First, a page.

St. Nicholas Suffrages from the Book of Hours of Henry VIII
Artist Jean Poyer, ca 1500
Book of Hours, possibly belonging to Henry VIII
The Morgan Online Exhibitions
Suffrages, prayers to saints seeking favor or support (also called Memorials), are frequently the last component in a Book of Hours. Petitionary or intercessory in nature, they normally consist of four elements: the first three, an antiphon, versicle, and response, make up a string of praises; the fourth part is a longer prayer (oratio) specifically dealing with some aspect of the saint, along with a request for God's aid through the saint's intercession. Many of these elements are quotations or extractions drawn from the Church's official liturgical texts found in the Breviary, which contained the rounds of offices recited by the clergy during the year, or in the Missal, which contained the Masses. The collect from the Mass and Office (Lauds) of St. Nicholas (6 December), for example, served as the Oratio for his Suffrage; a translation of the entire suffrage follows.
Antiphon. Nicholas, friend of God, when invested with the episcopal insignia, showed himself a friend to all.
Versicle. Pray for us, blessed Nicholas.
Response. That we may be made worthy of the promises of Christ.
Oratio. O God, you adorned the pious blessed Bishop Nicholas with countless miracles; grant, we beseech you, that through his merits and prayers, we may be delivered from the flames of hell. Through Jesus Christ our Lord.
The justification and efficacy of such petitions to the saints had already been established by the fourth century and were unequivocally reaffirmed in the thirteenth century by Thomas Aquinas in his Summa theologica. In raising the question if one should pray to God alone, he referred to Job (5:l), where Eliphaz exhorted him to call upon some of the saints; to show that the saints in heaven could indeed pray for us Aquinas also quoted Jerome: "If the apostles and martyrs while yet in body can pray for others, how much more now that they have the crown of victory and triumph." In asking if prayer to greater saints was more acceptable to God than to lesser saints, Aquinas said it was sometimes more profitable to pray to a lesser saint, since some saints were granted special patronage in certain areas, such as St. Anthony against the fires of hell. Moreover, he added, the effect of prayer depended on one's devotion, and that could be greater for a lesser saint. Aquinas also alluded to another common custom of the Church to support his conclusions, the recitation of the Litany of saints (a practice dating back to the fourth century). It is the celestial hierarchy of saints in the Litany, moreover, that provides the basic ordering of the Suffrages in Books of Hours. Indeed, in the present manuscript, all of the Suffrages are illustrated, forming a kind of pictorial Litany (albeit a very selective one). After the Three Persons of the Trinity comes the Archangel Michael, followed by John the Baptist (our future intercessor at the Last Judgment). Next are the Apostles, male martyrs, confessors (male nonmartyr saints), female martyrs, and widows. The series concludes with All Saints. (It may be of interest to observe that the first five female saints precisely follow the order in which they appear in the manuscript's Litany.) The idea of placing large miniatures of the saints above the Suffrages, with other scenes from the life of the saint in different colored grisailles in the lower borders, brings full circle the page layout of the Calendar and Gospel Lessons at the beginning of the manuscript. The number of Suffrages in Books of Hours can vary greatly, and each is not always illustrated; the series of twenty-four in the present manuscript is particularly rich and bespeaks of a fairly wealthy patron. The placement of Jerome at the beginning of the Suffrages is highly unusual. His position here may have been intended to link Jerome with Pope Gregory, the Church Father who was believed to have written the previous text (Seven Prayers of St. Gregory). In addition, Jerome's Suffrage . . . emphasizes his role as a teacher rather than as a penitent.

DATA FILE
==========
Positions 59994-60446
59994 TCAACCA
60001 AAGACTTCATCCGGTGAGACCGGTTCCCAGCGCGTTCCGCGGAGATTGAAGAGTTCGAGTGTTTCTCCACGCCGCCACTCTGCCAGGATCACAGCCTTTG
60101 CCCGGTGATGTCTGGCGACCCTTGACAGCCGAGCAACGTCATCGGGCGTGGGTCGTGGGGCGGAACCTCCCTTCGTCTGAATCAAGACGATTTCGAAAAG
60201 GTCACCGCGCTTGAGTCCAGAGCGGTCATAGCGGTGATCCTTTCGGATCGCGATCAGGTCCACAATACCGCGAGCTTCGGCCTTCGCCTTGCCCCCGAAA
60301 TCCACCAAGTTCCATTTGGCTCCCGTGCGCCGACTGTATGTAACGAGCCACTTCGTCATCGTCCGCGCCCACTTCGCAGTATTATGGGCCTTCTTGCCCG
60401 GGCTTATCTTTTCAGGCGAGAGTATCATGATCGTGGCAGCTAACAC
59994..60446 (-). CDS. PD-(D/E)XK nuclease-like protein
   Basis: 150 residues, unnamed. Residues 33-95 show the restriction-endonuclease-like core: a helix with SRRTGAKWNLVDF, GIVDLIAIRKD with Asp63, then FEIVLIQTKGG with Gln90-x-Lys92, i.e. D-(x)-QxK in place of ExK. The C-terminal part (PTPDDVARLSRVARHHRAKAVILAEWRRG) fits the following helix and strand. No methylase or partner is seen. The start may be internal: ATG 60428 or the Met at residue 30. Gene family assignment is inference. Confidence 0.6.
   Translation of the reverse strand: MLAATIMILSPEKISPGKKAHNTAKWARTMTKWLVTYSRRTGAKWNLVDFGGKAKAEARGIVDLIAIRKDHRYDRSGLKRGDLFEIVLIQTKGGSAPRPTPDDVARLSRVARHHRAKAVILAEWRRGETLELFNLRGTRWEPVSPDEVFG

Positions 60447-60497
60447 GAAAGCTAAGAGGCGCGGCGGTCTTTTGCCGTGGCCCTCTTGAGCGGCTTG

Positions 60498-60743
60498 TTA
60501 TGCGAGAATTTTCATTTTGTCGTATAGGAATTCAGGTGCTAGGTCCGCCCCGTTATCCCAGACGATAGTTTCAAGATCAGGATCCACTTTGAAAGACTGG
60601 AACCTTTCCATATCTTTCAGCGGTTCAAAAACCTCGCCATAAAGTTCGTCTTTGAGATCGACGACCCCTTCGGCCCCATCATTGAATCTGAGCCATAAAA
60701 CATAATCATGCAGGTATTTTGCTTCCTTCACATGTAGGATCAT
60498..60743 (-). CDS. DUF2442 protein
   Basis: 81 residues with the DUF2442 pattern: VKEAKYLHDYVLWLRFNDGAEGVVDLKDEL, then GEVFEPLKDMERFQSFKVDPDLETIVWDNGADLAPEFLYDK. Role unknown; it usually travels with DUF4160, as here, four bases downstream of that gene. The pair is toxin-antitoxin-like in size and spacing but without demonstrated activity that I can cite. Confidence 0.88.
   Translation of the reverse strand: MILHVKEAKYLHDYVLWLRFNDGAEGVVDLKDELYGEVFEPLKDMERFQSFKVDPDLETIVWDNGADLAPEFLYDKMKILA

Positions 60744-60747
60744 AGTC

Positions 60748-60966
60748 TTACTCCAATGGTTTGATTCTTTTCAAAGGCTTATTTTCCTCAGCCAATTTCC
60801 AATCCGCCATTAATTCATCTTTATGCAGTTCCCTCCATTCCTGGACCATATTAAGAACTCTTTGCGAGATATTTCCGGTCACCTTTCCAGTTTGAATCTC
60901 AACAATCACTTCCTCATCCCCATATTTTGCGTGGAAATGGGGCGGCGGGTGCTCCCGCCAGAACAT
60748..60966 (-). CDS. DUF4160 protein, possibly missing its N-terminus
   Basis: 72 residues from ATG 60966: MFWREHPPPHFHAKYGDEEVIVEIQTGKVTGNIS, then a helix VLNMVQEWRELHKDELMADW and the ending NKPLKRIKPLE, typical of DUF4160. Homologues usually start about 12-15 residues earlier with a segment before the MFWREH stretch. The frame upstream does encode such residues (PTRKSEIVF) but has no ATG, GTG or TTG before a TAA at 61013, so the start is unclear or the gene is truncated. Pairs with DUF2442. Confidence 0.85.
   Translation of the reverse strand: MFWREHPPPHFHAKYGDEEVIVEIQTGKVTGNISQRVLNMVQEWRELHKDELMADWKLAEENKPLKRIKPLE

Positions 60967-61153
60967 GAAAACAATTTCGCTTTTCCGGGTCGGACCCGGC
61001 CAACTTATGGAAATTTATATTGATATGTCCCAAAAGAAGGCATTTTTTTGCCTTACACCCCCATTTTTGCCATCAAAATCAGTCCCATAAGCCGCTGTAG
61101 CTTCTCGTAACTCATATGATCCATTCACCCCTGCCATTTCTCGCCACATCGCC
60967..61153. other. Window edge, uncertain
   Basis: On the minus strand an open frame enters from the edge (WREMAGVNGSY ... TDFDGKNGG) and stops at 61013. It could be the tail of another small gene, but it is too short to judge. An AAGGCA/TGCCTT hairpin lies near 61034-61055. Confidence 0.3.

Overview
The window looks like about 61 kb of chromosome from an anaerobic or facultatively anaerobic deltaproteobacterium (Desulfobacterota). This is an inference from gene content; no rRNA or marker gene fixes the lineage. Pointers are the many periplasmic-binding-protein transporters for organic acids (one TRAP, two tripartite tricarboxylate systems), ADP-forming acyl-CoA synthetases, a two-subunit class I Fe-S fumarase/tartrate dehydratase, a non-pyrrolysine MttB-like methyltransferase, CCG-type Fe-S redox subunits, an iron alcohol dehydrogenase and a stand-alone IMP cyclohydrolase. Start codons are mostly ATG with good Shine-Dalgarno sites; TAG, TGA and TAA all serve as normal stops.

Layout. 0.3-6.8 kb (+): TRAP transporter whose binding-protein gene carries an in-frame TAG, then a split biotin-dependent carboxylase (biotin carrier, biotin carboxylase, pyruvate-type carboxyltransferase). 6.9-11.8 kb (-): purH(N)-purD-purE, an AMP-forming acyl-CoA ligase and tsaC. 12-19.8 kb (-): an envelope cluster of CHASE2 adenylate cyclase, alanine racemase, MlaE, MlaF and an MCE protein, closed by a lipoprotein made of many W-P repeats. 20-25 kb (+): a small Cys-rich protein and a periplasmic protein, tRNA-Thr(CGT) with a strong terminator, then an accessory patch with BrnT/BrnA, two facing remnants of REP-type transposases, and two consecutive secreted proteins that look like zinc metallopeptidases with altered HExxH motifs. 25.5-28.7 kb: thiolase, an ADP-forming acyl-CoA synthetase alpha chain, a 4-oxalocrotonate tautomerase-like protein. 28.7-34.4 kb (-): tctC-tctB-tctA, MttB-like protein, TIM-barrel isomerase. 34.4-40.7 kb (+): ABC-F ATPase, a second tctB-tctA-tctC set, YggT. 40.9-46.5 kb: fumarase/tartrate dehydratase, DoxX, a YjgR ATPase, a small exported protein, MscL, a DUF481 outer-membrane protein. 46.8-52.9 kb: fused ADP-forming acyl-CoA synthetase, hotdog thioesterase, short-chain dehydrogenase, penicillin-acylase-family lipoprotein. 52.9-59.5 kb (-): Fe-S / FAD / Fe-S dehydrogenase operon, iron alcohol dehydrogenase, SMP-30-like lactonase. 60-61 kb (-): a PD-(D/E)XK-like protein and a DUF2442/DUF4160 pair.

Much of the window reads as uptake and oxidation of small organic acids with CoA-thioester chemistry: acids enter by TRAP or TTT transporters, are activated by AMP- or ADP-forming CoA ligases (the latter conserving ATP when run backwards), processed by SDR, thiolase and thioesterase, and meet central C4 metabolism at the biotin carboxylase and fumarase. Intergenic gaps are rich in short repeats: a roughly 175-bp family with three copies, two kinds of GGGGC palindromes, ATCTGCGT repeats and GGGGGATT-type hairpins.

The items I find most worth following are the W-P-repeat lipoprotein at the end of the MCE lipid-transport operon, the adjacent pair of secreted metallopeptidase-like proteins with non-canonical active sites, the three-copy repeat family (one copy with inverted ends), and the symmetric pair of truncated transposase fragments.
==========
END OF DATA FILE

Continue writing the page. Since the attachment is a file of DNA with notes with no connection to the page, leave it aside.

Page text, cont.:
From Book of Hours of Henry VIII, (fol. 182v), Fitzwilliam Museum. Text source unknown.